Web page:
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The January 6 Committee Needs to Take a Deep Breath and Not Rush Things

They’ve accumulated mountains of evidence. So why are they in such a hurry?

Alex Wong/Getty Images
U.S. Representatives Zoe Lofgren, Bennie Thompson, and Liz Cheney during a hearing of the Select Committee to Investigate the January 6th Attack on the U.S. Capitol

A revealing and slightly troubling moment came early in Monday’s hearing of the January 6 committee. Representative Liz Cheney, again taking on the role of the righteous prosecutor, stressed the magnitude of the committee’s evidence that Donald Trump had been repeatedly told that his claims of massive voter fraud were crazed. Then she tellingly added, “We have much more evidence to show the American people on this point than we can reasonably show in one hearing today.”

Yet the daytime hearing ran just over two hours—including a recess. What was the rush? The 1973 Senate Watergate hearings stretched over 237 hours of public testimony with most sessions starting at 10 o’clock in morning and running until 5 or 6 p.m. In 2015, Hillary Clinton testified for 11 straight hours, with minimal breaks, during the trumped-up House Benghazi hearings. Now the most important set of congressional hearings since Watergate takes about the same time as six innings of a major-league baseball game or four-fifths of the latest Mission Impossible.

True, Monday’s hearing had to grapple with the sudden withdrawal of the day’s star witness, former Trump campaign chairman Bill Stepien, whose wife had gone into labor earlier in the morning. Forced to resort to extracts from Stepien’s deposition, the committee still produced revealing moments. On Election Night at the White House, Stepien described dealing with a “definitely intoxicated” Rudy Giuliani, who was already feeding Trump’s lost-election fantasies. Then, explaining why he later stepped away from Trump’s and Giuliani’s increasingly deranged postelection claims, Stepien said, “I didn’t think what was happening was necessarily honest or professional at that point in time.”

But even if Stepien had been there in person, it probably would have added—given the pace of the other presentations—a half-hour to the proceedings. And truncated video clips lack the emotional wallop of an actual witness in the hearing room, especially since some of Stepien’s comments were presented only as audio. What would have added drama to Stepien’s live appearance is his current role as campaign adviser to Harriet Hageman, the Trump-endorsed challenger to Cheney in the mid-August Wyoming Republican primary. Instead, TV viewers only got snippets of Stepien, including his use of the catchphrase from the Watergate hearings “at this point in time.”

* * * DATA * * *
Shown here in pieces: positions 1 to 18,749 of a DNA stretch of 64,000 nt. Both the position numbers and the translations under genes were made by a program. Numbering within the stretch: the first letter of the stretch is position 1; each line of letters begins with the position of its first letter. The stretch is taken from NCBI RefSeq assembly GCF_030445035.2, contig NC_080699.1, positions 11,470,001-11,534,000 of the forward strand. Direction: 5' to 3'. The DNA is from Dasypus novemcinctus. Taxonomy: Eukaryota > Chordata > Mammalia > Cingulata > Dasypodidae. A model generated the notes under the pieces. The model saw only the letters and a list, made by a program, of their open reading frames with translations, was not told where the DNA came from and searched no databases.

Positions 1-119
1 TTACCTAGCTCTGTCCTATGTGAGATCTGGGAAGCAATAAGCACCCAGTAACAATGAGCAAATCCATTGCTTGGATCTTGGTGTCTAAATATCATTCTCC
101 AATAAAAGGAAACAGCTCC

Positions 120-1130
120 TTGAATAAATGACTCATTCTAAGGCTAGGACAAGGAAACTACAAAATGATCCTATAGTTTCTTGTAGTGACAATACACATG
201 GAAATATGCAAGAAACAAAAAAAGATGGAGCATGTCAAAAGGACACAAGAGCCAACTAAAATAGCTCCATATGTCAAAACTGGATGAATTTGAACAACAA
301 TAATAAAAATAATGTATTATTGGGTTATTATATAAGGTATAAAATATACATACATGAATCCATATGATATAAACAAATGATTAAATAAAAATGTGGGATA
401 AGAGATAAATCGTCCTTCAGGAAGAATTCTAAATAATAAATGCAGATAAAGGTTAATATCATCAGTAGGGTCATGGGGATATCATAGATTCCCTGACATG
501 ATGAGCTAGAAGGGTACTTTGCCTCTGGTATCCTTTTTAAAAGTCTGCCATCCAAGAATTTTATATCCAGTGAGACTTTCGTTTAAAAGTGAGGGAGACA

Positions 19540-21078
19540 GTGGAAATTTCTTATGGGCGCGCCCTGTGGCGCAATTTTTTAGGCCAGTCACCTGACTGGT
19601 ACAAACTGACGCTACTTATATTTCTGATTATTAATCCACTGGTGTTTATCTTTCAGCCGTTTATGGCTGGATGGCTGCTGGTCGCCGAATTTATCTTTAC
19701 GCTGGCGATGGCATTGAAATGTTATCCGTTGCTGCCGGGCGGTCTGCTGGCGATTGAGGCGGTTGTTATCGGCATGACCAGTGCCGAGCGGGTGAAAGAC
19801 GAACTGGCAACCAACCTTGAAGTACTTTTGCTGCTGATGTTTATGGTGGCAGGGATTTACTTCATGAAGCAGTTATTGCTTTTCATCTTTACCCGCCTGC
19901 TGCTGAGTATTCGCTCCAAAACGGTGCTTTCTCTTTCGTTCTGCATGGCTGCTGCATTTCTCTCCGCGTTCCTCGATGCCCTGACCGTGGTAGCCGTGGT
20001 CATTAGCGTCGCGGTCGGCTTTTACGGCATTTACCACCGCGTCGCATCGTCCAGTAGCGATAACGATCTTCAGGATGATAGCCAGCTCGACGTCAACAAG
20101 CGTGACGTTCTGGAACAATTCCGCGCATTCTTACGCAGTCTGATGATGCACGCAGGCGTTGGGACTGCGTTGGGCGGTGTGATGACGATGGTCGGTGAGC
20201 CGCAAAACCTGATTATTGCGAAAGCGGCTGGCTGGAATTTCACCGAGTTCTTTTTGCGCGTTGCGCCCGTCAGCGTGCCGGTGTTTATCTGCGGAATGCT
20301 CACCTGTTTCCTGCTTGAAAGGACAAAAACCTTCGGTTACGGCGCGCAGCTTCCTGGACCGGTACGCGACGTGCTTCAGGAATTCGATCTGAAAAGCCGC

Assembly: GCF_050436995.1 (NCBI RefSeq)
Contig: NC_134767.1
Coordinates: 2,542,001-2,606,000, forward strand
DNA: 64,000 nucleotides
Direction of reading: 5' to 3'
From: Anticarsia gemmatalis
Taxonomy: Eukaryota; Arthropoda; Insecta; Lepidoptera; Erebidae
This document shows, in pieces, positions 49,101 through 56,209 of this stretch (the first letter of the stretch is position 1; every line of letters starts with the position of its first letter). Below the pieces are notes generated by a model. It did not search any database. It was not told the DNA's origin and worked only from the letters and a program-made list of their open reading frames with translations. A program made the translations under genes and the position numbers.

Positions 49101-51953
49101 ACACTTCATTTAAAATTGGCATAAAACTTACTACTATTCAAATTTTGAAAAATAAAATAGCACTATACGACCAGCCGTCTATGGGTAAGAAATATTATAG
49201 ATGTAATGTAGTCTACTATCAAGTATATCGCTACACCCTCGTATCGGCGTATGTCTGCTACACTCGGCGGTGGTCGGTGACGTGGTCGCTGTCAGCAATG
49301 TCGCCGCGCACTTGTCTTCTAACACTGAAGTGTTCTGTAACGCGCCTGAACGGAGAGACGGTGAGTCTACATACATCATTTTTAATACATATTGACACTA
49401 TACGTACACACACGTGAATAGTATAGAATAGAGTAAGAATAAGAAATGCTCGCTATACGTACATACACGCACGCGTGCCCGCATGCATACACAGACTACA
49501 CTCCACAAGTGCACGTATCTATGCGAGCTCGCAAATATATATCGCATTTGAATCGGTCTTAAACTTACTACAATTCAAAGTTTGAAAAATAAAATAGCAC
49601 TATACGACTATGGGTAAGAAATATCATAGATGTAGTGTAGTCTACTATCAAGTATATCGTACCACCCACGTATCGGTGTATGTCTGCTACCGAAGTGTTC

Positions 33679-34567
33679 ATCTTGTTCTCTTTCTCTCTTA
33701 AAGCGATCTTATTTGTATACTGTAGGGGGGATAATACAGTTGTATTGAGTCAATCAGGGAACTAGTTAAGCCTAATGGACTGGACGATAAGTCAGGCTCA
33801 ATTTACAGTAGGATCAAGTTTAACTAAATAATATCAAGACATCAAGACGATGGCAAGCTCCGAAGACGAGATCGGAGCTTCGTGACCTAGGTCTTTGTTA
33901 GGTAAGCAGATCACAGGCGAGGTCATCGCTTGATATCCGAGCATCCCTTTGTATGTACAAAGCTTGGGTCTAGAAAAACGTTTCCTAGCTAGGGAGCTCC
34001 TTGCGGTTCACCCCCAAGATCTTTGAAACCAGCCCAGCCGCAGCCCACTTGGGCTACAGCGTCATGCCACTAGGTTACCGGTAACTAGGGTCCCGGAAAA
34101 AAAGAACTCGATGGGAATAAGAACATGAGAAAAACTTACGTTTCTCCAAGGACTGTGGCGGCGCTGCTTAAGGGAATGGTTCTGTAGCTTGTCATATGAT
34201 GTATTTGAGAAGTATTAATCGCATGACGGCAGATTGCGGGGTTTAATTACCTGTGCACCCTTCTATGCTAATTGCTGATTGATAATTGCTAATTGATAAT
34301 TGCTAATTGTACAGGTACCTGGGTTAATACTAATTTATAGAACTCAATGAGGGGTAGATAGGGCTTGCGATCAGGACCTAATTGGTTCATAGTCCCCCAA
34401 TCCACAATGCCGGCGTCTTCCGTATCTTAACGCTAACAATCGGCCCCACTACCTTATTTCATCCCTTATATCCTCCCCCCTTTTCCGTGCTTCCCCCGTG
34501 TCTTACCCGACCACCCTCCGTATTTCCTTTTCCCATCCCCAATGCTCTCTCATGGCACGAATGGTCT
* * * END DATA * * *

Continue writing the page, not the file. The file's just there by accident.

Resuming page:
While Stepien’s absence was unplanned, there was a rushed pace to the questioning of the witnesses who were there in person. The committee cleverly highlighted Chris Stirewalt, a former political editor at Fox News, who worked with the network’s decision-desk team that correctly called Arizona for Joe Biden on Election Night. What better person to cut through the blizzard of wild-eyed claims about the stolen election than a recognized on-air authority at Trump’s favorite cable network? But California Democrat Zoe Lofgren, handling the questioning for the committee, barely mentioned the pressure that Stirewalt faced afterward from Trump World and didn’t touch on his unplanned departure from Fox News in early 2021. Al Schmidt, the former GOP election commissioner in Philadelphia, mentioned the threats against his family that he received in the wake of certifying the honesty of the election. But instead of questioning Schmidt about his fears and anguish, the committee put up on the screen excerpts from the threatening emails and texts. But they were presented so briefly as to be nearly unreadable.